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Super Bowl Ads: Best and Worst Ever

Super Bowl Ads: Best and Worst Ever


Everyone knows Super Bowl ads appeal to the best and worst of American humor, so will this year be a winner for LGBT viewers? Here we look back at the TV moments we loved -- or that made us cringe.

Ellen DeGeneres did this adorable Super Bowl ad for Beats. Well, technically she debuted it on her show in the video above. In it, we get to watch Ellen do one the things she loves best -- dance.

This Doritos ad from 2013 got mixed reviews, with some saying it played into gender role stereotypes while others saying it challenged them. Decide for yourself in the video above.

Hey -- this is the Super Bowl, two men can't do that Lady and the Tramp spaghetti thing! In this 2007 Super Bowl spot, two mechanics chomp at opposite ends of the same Snickers bar and -- oops! -- kiss each other when they meet in the middle. In the version that aired during the game, one of the guys slams a car hood down on the other guy's head. As you may have guessed, LGBT activists were not laughing. In the video of the commercial posted above, all the alternate endings are included, though some never aired and were instead available online.

Apparently, some find fitness guru Richard Simmons annoying. So annoying that they would contemplate hitting him with their car in the middle of the night -- while driving on Bridgestone tires, naturally. Did they not realize Simmons is a saint? TheWeightSaint, in fact. He is America's (not necessarily gay) campy, boisterous treasure.

Readers are likely to recall a 30-second "pro-life" ad in the 2010 Super Bowl paid for by the antigay Focus on the Family, starring then-college quarterback Tim Tebow and his mother, who tells viewers she's really glad she didn't abort her future Heisman Trophy-winner of a son. A spokesman for Focus called the ad "life- and family-affirming," which apparently made the ad suitable for the Super Bowl's massive audience, according to executives at CBS. But that same year, CBS rejected an ad for gay dating site ManCrunch, saying the broadcaster couldn't confirm ManCrunch's credit. The ad -- much to the chagrin of many gay viewers -- featured a Minnesota Vikings fan passionately kissing a Green Bay Packers fan after the two share an accidental hand-graze in a bowl of chips. A spokeswoman for ManCrunch said the network's rejection of the ad was "straight-up discrimination," especially following the news that CBS would air the Focus commercial starring the Tebows.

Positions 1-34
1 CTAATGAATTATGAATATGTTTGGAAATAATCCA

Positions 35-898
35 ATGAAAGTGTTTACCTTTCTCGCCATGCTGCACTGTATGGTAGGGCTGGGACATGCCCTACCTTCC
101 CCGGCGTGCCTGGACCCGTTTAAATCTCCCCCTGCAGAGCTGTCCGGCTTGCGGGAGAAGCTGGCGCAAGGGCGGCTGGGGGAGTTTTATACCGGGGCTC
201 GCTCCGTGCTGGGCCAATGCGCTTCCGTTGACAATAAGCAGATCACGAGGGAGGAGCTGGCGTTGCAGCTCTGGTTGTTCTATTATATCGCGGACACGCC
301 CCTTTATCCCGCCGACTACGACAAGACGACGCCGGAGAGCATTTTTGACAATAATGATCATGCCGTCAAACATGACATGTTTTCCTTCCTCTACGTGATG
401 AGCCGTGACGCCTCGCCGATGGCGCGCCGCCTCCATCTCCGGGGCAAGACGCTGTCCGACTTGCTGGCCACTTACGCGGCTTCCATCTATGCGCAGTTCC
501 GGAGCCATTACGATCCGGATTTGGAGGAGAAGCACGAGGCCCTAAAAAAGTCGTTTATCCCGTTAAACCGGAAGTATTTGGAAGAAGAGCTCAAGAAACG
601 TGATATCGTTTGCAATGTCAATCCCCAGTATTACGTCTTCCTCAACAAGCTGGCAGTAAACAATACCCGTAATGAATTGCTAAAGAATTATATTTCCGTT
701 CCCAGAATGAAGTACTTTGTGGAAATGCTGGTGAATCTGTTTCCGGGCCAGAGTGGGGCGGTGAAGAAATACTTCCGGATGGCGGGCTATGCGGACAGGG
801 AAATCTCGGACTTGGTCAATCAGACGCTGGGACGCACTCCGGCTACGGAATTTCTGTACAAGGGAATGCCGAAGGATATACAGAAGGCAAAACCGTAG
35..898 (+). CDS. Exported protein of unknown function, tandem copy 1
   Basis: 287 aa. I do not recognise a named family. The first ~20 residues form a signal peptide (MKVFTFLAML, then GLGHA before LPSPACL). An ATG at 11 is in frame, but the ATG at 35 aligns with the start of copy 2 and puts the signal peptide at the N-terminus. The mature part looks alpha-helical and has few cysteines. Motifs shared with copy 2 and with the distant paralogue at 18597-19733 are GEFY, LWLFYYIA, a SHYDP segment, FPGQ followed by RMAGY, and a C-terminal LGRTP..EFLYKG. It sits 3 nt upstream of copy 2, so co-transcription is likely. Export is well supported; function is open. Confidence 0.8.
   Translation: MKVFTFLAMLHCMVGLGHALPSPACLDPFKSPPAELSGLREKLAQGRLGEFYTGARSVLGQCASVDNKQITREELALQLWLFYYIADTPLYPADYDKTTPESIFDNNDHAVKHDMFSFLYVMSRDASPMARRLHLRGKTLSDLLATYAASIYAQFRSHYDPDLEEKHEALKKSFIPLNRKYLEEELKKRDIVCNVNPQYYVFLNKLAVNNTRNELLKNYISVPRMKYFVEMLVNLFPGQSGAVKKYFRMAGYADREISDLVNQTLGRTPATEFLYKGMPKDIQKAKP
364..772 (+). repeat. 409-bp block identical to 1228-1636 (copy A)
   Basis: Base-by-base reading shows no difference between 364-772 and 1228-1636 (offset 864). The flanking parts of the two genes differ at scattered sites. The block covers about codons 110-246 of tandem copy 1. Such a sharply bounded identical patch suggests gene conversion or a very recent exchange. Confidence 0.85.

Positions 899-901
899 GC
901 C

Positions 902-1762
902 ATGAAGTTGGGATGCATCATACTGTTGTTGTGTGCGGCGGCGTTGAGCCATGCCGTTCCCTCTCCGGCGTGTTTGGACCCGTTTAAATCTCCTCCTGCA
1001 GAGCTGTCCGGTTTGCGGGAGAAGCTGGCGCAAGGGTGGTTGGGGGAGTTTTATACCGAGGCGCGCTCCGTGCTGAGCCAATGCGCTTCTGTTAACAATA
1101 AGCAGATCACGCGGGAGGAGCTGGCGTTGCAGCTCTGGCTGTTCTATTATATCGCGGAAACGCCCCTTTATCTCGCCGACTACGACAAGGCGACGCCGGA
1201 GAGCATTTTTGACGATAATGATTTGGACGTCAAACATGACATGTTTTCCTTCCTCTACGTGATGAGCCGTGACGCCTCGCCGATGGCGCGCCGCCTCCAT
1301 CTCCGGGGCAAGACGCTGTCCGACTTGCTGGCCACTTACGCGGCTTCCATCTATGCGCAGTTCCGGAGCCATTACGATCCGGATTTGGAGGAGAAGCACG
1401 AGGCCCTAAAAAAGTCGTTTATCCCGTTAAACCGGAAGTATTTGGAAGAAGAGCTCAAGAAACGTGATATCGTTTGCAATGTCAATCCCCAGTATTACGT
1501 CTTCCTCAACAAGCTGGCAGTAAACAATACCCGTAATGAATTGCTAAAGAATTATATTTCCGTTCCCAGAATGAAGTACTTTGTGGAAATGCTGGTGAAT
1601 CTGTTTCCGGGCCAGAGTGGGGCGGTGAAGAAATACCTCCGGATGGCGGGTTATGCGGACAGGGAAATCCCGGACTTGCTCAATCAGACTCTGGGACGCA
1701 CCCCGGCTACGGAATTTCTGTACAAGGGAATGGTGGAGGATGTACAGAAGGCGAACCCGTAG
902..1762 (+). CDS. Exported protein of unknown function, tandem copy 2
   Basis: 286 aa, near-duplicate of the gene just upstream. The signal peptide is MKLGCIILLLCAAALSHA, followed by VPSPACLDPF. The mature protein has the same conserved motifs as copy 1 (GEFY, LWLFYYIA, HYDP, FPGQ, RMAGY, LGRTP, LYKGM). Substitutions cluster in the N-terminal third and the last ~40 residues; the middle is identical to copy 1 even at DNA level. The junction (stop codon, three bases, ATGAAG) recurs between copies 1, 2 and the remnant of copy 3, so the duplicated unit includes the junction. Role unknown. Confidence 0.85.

It may be provable that creates provocative Super Bowl commercials just so they'll be banned, thus gaining media attention while letting the company avoid paying millions of dollars to be on network television during the game. However, this Super Bowl ad featuring an, um, flamboyant fictional retired NFL player who goes by the name Lola and runs a website selling his own lingerie is really just silly. But for whatever reason, CBS decided it just couldn't air the commercial. By the way, it was slated for the same year that the ManCrunch ads were banned.

Oh, those poor straight guys having to endure (ugh!) eating fruit with breakfast, and (grrrrrr!) listening to their wife's opinion of their friends, or (gag!) carrying their girlfriends' lip balm. Thank goodness they get to drive Dodge Chargers in exchange for all of those terrible, emasculating duties. Life. Is. So. Hard!

In 2011, Doritos' annual "Crash the Super Bowl" contest got a little too gay for Frito-Lay. The contest solicits fan-made 30-second ads featuring the snack, then asks viewers to vote on which should air nationally during the Super Bowl. But two gay ads submitted for the 2011 contest were apparently too racy for the snack company, which never aired either ad. The first spot featured two hunky nude men steaming in a sauna as one man seductively eyes the other's crotch. The second, slightly tamer ad featured a gay couple sunning themselves by the pool -- with a bag of Doritos, naturally -- as their presumably straight neighbor looks over the hedge dividing their homes, salivating.